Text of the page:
Press Office

Storm Babet

Durham’s colliery coastline at risk from Storm Babet

Published on: 20 October 2023

Researchers from Newcastle University are braving the elements during Storm Babet to document major changes in Durham’s industrial coastline.

The Met Office has issued Amber and Red severe weather warnings, predicting sustained strong winds and heavy rainfall in the coming days. This storm is also expected to generate large waves along the North Sea coast, which pose a potential risk of erosion, especially on the Durham coastline where fragile and toxic coal waste deposits sit just above the high-water mark.

These deposits are remnants of a bygone era of coal extraction, when at its peak approximately 2.5 million tonnes of waste were deposited on Durham's beaches annually.

Notably, at locations like Blast Beach, near Seaham, which famously featured in the film Alien 3, the coal spoil has eroded significantly since industrial tipping ceased.

Using drones to survey the beaches and map out the changes, the Newcastle University research team is working to measure the changes along the coastline, particularly in response to Storm Babet.

Already the team has measured around one metre of erosion in parts of the coal platform at Blast Beach as a result of the first high tide Thursday morning.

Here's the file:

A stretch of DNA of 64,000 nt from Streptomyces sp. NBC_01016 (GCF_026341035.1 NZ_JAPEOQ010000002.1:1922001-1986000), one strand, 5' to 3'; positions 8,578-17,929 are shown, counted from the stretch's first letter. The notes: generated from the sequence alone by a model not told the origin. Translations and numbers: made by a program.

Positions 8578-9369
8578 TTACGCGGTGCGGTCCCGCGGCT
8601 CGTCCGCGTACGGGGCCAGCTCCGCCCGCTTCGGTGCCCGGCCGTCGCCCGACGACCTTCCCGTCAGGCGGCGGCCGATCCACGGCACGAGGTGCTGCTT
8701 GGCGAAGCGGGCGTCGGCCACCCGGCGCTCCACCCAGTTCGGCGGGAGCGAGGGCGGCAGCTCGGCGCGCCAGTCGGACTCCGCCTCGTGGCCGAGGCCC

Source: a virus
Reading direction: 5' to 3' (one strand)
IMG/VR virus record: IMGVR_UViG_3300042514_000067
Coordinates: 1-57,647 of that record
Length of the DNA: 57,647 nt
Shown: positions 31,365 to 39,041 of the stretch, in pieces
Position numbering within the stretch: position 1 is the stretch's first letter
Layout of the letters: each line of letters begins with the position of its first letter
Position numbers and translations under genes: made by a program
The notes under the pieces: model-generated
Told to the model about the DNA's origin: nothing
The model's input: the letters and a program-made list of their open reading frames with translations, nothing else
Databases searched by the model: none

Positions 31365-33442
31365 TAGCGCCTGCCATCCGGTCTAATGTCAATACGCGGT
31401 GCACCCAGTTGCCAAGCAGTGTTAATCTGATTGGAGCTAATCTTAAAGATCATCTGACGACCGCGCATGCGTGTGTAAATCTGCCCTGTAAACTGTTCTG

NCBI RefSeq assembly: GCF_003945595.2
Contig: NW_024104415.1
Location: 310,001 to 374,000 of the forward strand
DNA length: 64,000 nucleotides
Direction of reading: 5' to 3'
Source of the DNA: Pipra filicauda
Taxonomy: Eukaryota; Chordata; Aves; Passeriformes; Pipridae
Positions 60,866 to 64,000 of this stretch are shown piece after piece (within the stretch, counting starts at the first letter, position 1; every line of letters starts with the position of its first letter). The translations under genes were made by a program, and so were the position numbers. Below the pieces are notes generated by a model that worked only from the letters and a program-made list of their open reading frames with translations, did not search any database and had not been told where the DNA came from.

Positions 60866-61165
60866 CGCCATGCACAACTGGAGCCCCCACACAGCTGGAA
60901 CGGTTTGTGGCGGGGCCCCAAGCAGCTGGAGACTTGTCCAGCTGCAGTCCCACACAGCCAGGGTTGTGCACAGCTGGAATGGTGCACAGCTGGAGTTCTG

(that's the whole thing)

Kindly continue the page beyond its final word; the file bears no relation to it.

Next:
Dr Seb Pitman, Lecturer in Physical Geography, said: “We are approaching a point where the coal waste has almost entirely disappeared, and this could lead to active erosion of the cliffs behind it in the coming decade.”

The erosion to the coal platform at Blast Beach caused by Storm Babet
The coal platform (above) suffered some erosion on Thursday 19 October

Prolonged damage

Storm Babet was likely to be particularly damaging, Dr Pitman said, because of its prolonged duration.

“What’s unusual with this storm is not necessarily how large the waves will be, but for how long,” he said. “We are expecting to see waves in excess of four metres high for around 72 hours. This equates to about six high tides, meaning the storm will have multiple opportunities to remove large parts of the coal platform on the beach.”

Storm Babet is likely to peak overnight on 20 October, but the researchers will continue to monitor the impact of the storm with the aim of better understanding the behaviours of these remarkable beaches.

Newcastle University researchers fly a drone above Blast Beach during Storm Babet to measure the damage caused to the coastline
Researchers use drones to survey the beaches and map out the changes attributed to the storm

Latest News